Paul Thurrott proved once more his great connection to Microsoft insiders. In his latest post, he reveals a few irrelevant things about the upcoming Windows 9 release.

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Of course, quite a few magazines and bloggers picked up the story, essentially just copying Paul’s post. I don’t need to repeat all of it here because, in my view, we don’t really know much about the next major Windows release.

Perhaps the most exciting news is that the next version after Windows 8 and Windows 8.1 is not Windows 8.1 Update 1.1 , not Update 1 of Windows 8.1 Update 1, and not Windows 8.2; it will be, I think you guessed it already, Windows 9. Aside from that, there appears to be a likelihood significantly above 0 that Windows 9 will be released in April 2015.

And new features? So far, I found two “breathtaking” new features that Windows 9 might or might not have. One is the rebirth of the beloved Start Menu; the other one is the ability to run RT apps in desktop windows.

There also is this rumor that already spreads for a while that Windows RT and Windows Phone will be united. This would certainly be a big change.

What I find most interesting about Paul’s latest post is that there actually is no new noteworthy information about the next Windows version. I have three explanations for this. Either Microsoft doesn’t reveal relevant information about Windows 9 to their unofficial spokespersons Paul Thurrott and Mary Jo Foley, Microsoft engineers are relatively clueless about how to go ahead or, and I think this is more likely, the unification of Windows Phone and Windows RT is so complex that it will be the only important change in Windows 9.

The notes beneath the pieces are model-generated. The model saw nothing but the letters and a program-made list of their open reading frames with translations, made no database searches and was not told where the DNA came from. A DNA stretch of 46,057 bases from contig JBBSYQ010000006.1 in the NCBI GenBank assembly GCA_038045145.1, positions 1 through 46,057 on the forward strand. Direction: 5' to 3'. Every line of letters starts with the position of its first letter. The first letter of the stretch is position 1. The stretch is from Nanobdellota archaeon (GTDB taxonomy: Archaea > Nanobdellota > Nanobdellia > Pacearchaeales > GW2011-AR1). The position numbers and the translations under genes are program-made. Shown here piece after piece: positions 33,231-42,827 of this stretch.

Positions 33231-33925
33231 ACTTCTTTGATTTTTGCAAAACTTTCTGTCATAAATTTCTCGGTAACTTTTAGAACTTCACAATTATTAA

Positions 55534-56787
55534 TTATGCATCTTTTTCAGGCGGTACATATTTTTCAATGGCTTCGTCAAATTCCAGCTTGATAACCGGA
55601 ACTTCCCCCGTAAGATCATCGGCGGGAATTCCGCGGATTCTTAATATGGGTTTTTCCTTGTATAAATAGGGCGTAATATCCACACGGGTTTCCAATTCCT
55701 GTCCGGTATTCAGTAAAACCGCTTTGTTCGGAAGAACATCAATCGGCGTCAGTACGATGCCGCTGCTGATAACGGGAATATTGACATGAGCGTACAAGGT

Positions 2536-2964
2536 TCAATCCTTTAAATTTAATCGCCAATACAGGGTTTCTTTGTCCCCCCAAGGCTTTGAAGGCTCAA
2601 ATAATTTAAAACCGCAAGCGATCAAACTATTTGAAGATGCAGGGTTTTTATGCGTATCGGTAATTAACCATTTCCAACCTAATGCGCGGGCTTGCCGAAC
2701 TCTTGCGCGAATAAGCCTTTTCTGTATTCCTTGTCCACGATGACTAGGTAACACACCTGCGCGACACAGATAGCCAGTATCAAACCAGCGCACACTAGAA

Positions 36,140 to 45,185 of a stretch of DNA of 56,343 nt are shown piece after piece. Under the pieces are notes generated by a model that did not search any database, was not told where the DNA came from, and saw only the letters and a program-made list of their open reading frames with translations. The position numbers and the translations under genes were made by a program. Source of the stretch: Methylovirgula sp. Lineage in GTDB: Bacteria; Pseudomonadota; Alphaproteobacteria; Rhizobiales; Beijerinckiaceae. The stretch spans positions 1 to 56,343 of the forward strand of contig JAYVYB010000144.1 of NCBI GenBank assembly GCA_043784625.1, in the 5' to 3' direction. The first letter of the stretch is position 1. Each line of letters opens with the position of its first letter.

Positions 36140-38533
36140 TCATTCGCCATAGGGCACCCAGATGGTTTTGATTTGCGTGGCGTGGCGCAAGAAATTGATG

One thing is for sure, bringing back the archaic Start Menu is not the answer to the growing Android threat. Android is now running on more than twice as many devices as Windows. Although many of these devices belong in the new Internet of Things category, Android certainly has become a serious threat to Windows. And I am not just talking about the fact that PC shipments suffered a record decline in 2013 (10%) while tablet shipments increased by 54.4%. The Android ecosystem is growing rapidly, making it more and more interesting for developers and hardware manufacturers. It is thus no wonder that the battle between Android and Windows for the desktop has now officially begun.

Android’s Rise To Platform Dominance In One Graph

Do you think that the renaissance of the Start Menu in April 2015 is the answer to Android? What is your estimation of Android’s share of the PC market (laptops and desktops) at the end of 2014? My bet is not below 20% if Bill Gates isn’t able to conjure a new magic CEO out of his hat.


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